Genome comparison of erythromycin resistant campylobacter from Turkeys identifies hosts and pathways for horizontal spread of erm(B) genes

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Genome comparison of erythromycin resistant campylobacter from Turkeys identifies hosts and pathways for horizontal spread of erm(B) genes

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Title: Genome comparison of erythromycin resistant campylobacter from Turkeys identifies hosts and pathways for horizontal spread of erm(B) genes
Author: Flórez Cuadrado, Diego; Ugarte Ruiz, María; Méric, Guillaume; Quesada Molina, Alberto; Porrero Calonge, María Concepción; Pascoe, Ben; Sáez Llorente, José Luis; López Orozco, Gema; Domínguez Rodríguez, Lucas; Sheppard, Samuel K.
Abstract: Los patógenos en el género Campylobacter son la causa más común de gastroenteritis bacteriana transmitida por los alimentos. La campilobacteriosis, causada principalmente por Campylobacter jejuni y Campylobacter coli, se transmite a los humanos mediante alimentos de origen animal, especialmente aves de corral. En cuanto a muchos patógenos, la resistencia antimicrobiana en Campylobacter está aumentando a un ritmo alarmante. La prescripción de eritromicina es el tratamiento de elección para los casos clínicos que requieren terapia antimicrobiana, pero esto se ve comprometido por la movilidad del gen de resistencia a la eritromicina erm (B) entre las cepas. Aquí, evaluamos la resistencia a seis antimicrobianos en 170 aislados de Campylobacter (133 C. coli y 37 C. jejuni) de pavos. Los aislados resistentes a la eritromicina (n = 85; 81 C. coli y 4 C. jejuni) se examinaron en busca de la presencia del gen erm (B), que no se ha identificado previamente en aislamientos de pavos. Se secuenciaron los genomas de dos aislamientos positivos de C. coli y en ambos aislamientos el gen erm (B) se agrupó con determinantes de resistencia contra aminoglucósidos más tetraciclina, incluidos aad9, aadE, aph (2 ") - IIIa, aph (3 ') - IIIa , y genes tet (O). El análisis genómico comparativo identificó secuencias erm (B) idénticas entre Campylobacter de pavos, Streptococcus suis de cerdos y Enterococcus faecium y Clostridium difficile de humanos. Esto es consistente con múltiples eventos de transferencia horizontal entre diferentes especies de bacterias que colonizan pavos. Este ejemplo destaca el potencial de diseminación de la resistencia antimicrobiana a través de los límites de las especies bacterianas que pueden comprometer su efectividad en la terapia antimicrobiana.Pathogens in the genus Campylobacter are the most common cause of food-borne bacterial gastro-enteritis. Campylobacteriosis, caused principally by Campylobacter jejuni and Campylobacter coli, is transmitted to humans by food of animal origin, especially poultry. As for many pathogens, antimicrobial resistance in Campylobacter is increasing at an alarming rate. Erythromycin prescription is the treatment of choice for clinical cases requiring antimicrobial therapy but this is compromised by mobility of the erythromycin resistance gene erm(B) between strains. Here, we evaluate resistance to six antimicrobials in 170 Campylobacter isolates (133 C. coli and 37 C. jejuni) from turkeys. Erythromycin resistant isolates (n = 85; 81 C. coli and 4 C. jejuni) were screened for the presence of the erm(B) gene, that has not previously been identified in isolates from turkeys. The genomes of two positive C. coli isolates were sequenced and in both isolates the erm(B) gene clustered with resistance determinants against aminoglycosides plus tetracycline, including aad9, aadE, aph(2″)-IIIa, aph(3′)-IIIa, and tet(O) genes. Comparative genomic analysis identified identical erm(B) sequences among Campylobacter from turkeys, Streptococcus suis from pigs and Enterococcus faecium and Clostridium difficile from humans. This is consistent with multiple horizontal transfer events among different bacterial species colonizing turkeys. This example highlights the potential for dissemination of antimicrobial resistance across bacterial species boundaries which may compromise their effectiveness in antimicrobial therapy.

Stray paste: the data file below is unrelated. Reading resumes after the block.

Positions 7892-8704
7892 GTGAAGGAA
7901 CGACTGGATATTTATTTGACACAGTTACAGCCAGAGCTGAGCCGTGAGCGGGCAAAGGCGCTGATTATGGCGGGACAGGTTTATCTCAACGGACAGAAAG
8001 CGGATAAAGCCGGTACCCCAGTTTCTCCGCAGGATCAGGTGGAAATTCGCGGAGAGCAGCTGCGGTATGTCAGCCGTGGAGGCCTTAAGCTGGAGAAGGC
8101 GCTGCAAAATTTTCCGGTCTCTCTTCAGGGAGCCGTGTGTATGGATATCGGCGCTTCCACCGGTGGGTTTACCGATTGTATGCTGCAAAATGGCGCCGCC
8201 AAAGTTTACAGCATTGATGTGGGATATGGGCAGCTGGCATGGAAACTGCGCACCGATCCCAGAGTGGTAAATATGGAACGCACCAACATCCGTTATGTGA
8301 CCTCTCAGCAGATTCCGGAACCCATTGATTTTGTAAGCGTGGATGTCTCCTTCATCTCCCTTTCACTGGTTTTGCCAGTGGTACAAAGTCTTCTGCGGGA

URI: http://hdl.handle.net/10662/8444
Date: 2017


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